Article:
New Brunswick Allotment For Provincial Nominee Program & Atlantic Immigration Program

June 7th, 2022

Hon. Sean Fraser
Minister of Immigration, Refugees and Citizenship
Confederation Building, Suite 110
House of Commons, Ottawa, ON K1A 0A6

Via email:

Re: 2022 New Brunswick Allotment for Provincial Nominee Program and Atlantic Immigration

Dear Minister Fraser,

I am writing today with an urgent request to increase New Brunswick’s immigration quotas for 2022 for the Atlantic Immigration Program (hereinafter “AIP”) and particularly the Provincial Nominee Program (hereinafter “PNP”).

It is my understanding that the federal government has not yet provided information to the provinces regarding their 2022 allotments, and it is imperative that our province receive the flexibility in immigration we need fuel our economic recovery and maintain our population growth momentum that remains in its fledgling stages.

Through discussions with Government of New Brunswick officials, I understand that they have requested a total of 3,300 spots for newcomers in total through both programs, with a special request to that New Brunswick’s allotment be weighted more heavily through the PNP due to the speed and flexibility of the Express Entry stream available through that program.

Our organization supports the province’s request, but as we near the halfway point of the year, it is becoming clear that this request for 3,300 is not sufficient. As you are aware, over the past five years, New Brunswick has reversed a population decline trend and surpassed the 800,000-population mark for the first time with the 2021 census. This tremendous success is a result of better retention rates, creating opportunities for newcomers and the province establishing an international reputation as a desirable place to immigrate.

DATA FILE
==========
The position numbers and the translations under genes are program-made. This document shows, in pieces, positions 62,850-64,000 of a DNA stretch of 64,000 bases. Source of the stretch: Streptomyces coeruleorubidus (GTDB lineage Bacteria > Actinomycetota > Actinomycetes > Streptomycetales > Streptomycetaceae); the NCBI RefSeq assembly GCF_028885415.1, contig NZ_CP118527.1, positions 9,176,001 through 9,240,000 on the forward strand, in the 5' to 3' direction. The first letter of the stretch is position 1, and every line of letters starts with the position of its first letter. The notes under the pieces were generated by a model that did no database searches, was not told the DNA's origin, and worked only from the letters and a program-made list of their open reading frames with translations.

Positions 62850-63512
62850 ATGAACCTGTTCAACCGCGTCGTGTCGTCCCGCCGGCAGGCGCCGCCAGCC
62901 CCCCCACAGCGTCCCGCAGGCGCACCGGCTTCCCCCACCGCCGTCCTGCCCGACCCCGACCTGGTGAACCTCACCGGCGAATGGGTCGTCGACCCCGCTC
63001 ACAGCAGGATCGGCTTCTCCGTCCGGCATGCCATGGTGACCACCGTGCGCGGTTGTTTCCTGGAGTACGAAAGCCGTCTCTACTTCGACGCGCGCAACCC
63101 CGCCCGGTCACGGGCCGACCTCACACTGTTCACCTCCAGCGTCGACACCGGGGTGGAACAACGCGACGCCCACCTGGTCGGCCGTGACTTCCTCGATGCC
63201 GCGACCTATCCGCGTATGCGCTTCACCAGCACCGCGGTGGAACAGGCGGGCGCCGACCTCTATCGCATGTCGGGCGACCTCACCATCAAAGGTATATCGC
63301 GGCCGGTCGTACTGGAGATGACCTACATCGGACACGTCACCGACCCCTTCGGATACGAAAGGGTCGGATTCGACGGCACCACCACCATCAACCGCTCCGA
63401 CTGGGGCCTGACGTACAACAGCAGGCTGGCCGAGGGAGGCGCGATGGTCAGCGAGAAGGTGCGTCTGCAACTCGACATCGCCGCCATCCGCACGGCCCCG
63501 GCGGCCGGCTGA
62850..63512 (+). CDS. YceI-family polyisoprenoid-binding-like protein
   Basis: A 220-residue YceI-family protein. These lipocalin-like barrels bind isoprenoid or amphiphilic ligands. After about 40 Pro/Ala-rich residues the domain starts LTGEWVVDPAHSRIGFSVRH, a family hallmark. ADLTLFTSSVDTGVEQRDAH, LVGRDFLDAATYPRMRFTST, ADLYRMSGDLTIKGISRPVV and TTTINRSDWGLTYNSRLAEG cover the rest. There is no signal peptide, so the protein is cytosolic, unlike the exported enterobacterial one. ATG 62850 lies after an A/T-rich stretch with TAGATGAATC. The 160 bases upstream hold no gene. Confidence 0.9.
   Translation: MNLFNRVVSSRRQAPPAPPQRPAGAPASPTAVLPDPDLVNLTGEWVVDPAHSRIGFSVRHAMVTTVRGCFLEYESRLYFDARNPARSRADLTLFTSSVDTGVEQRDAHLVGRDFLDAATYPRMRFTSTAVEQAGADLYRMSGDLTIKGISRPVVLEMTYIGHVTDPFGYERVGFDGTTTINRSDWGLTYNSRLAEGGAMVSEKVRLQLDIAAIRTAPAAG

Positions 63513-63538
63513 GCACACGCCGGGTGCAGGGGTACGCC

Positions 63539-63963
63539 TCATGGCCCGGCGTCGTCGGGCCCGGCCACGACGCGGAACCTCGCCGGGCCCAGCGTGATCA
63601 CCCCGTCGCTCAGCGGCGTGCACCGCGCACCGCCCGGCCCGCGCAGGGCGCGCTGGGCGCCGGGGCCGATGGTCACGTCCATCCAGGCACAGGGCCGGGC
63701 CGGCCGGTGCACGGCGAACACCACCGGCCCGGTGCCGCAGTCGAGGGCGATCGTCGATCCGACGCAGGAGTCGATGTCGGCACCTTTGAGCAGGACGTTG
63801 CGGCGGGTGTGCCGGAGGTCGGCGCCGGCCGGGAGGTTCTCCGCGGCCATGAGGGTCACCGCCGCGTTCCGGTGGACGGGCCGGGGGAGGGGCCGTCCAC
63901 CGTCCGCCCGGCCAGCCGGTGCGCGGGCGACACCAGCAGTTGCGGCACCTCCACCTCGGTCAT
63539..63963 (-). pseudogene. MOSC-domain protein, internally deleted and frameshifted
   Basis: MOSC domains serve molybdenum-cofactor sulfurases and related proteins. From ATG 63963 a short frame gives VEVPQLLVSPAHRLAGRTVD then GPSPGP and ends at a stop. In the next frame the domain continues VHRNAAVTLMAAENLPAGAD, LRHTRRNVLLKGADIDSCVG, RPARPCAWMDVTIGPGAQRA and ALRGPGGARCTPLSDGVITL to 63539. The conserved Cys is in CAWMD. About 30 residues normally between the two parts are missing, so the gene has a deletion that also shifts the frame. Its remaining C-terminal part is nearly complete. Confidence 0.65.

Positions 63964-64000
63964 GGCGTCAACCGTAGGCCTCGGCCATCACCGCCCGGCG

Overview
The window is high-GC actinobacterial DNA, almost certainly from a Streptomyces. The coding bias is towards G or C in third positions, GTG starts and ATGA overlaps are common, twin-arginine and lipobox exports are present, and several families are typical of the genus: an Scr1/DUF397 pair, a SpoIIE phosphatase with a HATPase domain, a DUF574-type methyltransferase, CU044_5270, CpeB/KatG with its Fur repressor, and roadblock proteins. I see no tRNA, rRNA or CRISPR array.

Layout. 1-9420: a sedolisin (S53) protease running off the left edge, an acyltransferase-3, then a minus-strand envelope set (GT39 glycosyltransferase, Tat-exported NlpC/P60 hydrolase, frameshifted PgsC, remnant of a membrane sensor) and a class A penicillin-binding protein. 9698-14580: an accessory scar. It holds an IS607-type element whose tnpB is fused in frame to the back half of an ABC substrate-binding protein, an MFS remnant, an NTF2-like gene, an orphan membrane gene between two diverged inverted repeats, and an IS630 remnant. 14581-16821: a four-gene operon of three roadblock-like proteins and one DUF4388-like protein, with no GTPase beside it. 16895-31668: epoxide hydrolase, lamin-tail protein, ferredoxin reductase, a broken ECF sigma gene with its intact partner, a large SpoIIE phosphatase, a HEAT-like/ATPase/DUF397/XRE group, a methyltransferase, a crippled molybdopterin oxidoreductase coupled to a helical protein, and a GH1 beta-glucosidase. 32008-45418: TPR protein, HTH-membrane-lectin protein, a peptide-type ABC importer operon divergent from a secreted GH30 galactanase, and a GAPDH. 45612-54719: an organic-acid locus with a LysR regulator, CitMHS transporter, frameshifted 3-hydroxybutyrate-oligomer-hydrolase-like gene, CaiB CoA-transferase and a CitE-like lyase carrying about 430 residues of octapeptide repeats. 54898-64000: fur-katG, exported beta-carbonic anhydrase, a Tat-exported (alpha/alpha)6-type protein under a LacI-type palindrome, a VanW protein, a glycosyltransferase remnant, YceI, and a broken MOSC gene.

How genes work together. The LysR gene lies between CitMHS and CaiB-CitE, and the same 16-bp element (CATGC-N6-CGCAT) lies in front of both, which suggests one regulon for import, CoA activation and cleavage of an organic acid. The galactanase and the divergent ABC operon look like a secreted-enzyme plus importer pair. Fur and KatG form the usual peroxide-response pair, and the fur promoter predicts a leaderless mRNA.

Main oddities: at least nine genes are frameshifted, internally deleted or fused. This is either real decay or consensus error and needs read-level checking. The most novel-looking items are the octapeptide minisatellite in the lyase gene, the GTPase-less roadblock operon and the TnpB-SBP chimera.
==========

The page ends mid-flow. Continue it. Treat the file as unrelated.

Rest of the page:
Recently, the Government of New Brunswick has had to pause access to the Express Entry program for food service providers because of high usage of the program – this sector has accounted for 23% of available PNP positions so far this year through the first five months. The provincial government is concerned about running out of available spots to welcome newcomers in other industries such as health – a problem exacerbated by the delay in informing provinces of their allotment for 2022. Of course, the fact that more and more people want to come to New Brunswick is great news, but it is creating a new set of problems for business and government officials.

While we understand the provincial government’s rationale for limiting one sector from dominating our provincial allotment, it is critical to understand that this high usage is a result of the deep struggles the sector has faced throughout the pandemic. As one of the hardest hit sectors, many food service employees have retrained and moved on to other sectors – even with employers offering higher wages, signing bonuses and more flexible hours, most food service providers cannot fill all their available positions. The Province’s suggested solution is to use the Temporary Foreign Worker program, but with a cost of $1,000 per labour market impact assessment (“LMIA”) amongst other costs, this is not a practical option for many business owners trying to get back on their feet after a very difficult two years.

Entering the summer of 2022, many businesses – particularly in tourism and hospitality – are counting on a bounce back season to help the recovery from their worst two years in business ever. While most COVID-19 restrictions have been lifted and people have begun to travel again, the availability of labour and soaring costs of doing business threaten recovery. The federal government’s stated plan to make the Employment Insurance system “more accessible” will further exacerbate the issue.

It is therefore imperative that the federal government work with New Brunswick and increase our PNP numbers beyond previous levels and even beyond the current Government of New Brunswick request. The pandemic demonstrated that it is possible for governments to act quickly and decisively when warranted and the current PNP situation is urgent and requires your immediate attention. New Brunswick is on the right path for economic recovery and population growth – we need your help right now to remove barriers that may hamper our current positive trajectory.


David Duplisea, CEO, Saint John Region Chamber of Commerce

cc: Jenica Atwin, MP, Fredericton
cc: Hon. Arlene Dunn, Minister Responsible, Opportunities NB
cc: Hélène Bouchard, Vice President, Population Growth, Opportunities NB